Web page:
that with irene and because of the size of the storm, it's a little questionable exactly where it's going to be and how big it really will be. this particur time we have no plans to evacuate ocean city. we have to makedecisions with regard to our residents and visitors. we'll certainly be prepared to do so. >> reporter: so the time frame down here is take advantage of the good weather while they ve it. it looks like if they'll have to make some serious decisions, they'll be doing that starting saturday evening into sunday so people can make plans and move if that's what the decision is going to be. that's a similar situation throughout the communities up and down the coast here in maryland and also in delaware. in fact, this weekend at rehoboth beach a big civic celebration called the sea witch -- that's a halloween theme event -- that's going to draw 20 to 30,000 people into town in rehoboth and there are no plans to cancel that now, but folks will have to watch very carefully and i think a lot of people will want to leave the coast sometime early to mid-sunday. reporting live at ocean
here. we've dealt with snowmageddon. we survived irene a few years back. some of us remember agnes, a mother of all storms, we're still here, still standing. as we will be after this one as a memory. here's the second reason. it might not be as bad as it could be. let's put our collective energy together and send that thought out into the universe. always keep in mind, though, the fundamental truth that my aunt used to lay on me all the time, boy, she said, youe got to remember, that man poses and god disposes. >> amen. >> take a deep breath. >>> "nightly news" next. [ earnest ] out of the blue one day, we were told to build a 30-foot stage. gathered the guys and we built that 30-foot stage, not knowing what it was for. just days later, all three shifts were told to assemble in the warehouse. a group of people walked out on that stage and told us that the plant is now closed and all of you are fired... i looked both ways, i looked at the crowd, and...we all just lost our jobs. we don't have an income. mitt romney made over 100 million dollars by shutting down our plant and devastat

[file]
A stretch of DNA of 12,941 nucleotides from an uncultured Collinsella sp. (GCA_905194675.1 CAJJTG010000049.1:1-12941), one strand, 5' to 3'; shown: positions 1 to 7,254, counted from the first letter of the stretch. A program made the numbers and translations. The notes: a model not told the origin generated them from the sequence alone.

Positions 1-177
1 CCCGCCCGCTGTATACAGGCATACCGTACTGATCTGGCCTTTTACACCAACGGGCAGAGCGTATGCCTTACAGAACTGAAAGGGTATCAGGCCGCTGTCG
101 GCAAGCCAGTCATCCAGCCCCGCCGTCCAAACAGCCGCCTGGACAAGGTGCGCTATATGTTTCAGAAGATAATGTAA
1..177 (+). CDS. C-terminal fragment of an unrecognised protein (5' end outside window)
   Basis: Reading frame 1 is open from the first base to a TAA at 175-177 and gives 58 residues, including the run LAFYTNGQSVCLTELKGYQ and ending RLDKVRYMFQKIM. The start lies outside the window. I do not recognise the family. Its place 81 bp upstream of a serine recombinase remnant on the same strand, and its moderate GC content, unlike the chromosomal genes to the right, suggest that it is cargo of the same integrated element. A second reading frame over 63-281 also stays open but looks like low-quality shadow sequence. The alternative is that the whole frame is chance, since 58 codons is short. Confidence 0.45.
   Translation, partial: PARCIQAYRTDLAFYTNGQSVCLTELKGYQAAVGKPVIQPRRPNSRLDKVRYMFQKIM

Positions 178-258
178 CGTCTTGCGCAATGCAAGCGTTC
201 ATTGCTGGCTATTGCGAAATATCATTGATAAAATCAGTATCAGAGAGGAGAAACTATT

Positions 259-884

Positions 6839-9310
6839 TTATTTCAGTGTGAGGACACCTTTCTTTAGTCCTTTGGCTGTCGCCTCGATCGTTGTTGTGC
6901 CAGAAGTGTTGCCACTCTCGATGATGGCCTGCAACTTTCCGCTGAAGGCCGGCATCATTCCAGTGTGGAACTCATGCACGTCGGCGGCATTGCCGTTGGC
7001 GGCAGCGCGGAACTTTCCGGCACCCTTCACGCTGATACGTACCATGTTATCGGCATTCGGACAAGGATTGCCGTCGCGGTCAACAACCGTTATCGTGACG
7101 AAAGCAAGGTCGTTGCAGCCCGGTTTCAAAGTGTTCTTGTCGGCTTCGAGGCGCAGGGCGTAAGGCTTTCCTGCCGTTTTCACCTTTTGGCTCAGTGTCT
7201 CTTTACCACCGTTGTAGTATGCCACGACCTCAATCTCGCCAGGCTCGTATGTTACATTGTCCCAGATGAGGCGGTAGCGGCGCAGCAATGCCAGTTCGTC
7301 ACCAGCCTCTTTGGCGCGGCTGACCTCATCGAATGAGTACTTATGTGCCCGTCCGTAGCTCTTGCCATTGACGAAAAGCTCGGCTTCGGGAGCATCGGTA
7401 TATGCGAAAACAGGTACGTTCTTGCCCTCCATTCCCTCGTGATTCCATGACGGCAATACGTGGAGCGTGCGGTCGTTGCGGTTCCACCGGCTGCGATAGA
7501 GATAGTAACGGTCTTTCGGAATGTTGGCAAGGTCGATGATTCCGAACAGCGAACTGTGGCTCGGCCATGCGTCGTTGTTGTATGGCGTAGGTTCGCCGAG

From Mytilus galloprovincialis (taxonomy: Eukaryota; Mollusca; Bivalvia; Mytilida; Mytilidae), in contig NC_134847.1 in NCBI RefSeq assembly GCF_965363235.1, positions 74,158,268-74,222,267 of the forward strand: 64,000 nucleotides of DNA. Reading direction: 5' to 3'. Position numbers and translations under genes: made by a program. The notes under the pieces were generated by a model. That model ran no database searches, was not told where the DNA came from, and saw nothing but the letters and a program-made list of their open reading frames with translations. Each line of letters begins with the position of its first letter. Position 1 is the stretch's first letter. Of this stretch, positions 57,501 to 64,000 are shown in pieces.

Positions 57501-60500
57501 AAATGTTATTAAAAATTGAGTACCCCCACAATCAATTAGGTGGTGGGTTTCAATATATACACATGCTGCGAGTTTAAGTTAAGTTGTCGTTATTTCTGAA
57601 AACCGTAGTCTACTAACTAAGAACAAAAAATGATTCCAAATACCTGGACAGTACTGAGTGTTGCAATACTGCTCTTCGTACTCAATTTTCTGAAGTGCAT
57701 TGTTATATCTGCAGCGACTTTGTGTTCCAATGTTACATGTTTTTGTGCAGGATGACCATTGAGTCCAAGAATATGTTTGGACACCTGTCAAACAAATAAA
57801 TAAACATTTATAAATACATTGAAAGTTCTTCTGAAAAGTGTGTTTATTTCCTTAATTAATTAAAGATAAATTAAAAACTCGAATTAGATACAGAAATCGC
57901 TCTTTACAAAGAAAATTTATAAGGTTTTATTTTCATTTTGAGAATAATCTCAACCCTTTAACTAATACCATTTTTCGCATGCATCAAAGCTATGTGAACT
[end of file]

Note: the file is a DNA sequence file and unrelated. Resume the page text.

they know the drill. thanks to hurricane irene last year. >> w actually got engaged here last year. and the storm came in last year. we had to leave early. now we're here. we got married on our honeymoon. and the storm came in again. >> some luck. so far no evacuation orders have been issued for the town. our own erika gonzalez is in rehoboth and caught up with the "today" show's al roker who says sandy is a storm we'll be talking about for a while. >> you have to be prepared for a lot of rain and you have to be prepared for a lot of wind. i think you got to be prepared for a storm surge and if you're not along the coast don't think you're out of the woods either because, you know, the parts of inland maryland, virginia, pennsylvania, all going to see effects from this. so i think this is a storm that could be really one we'll be talking about for years to come. >> next the arrangements you may want to make now. >> we'll also take your questions on facebook and twitter. send them to us right now. use the hash tag sandy d.c. we'll try to get to as many as possible. >> storm team 4 i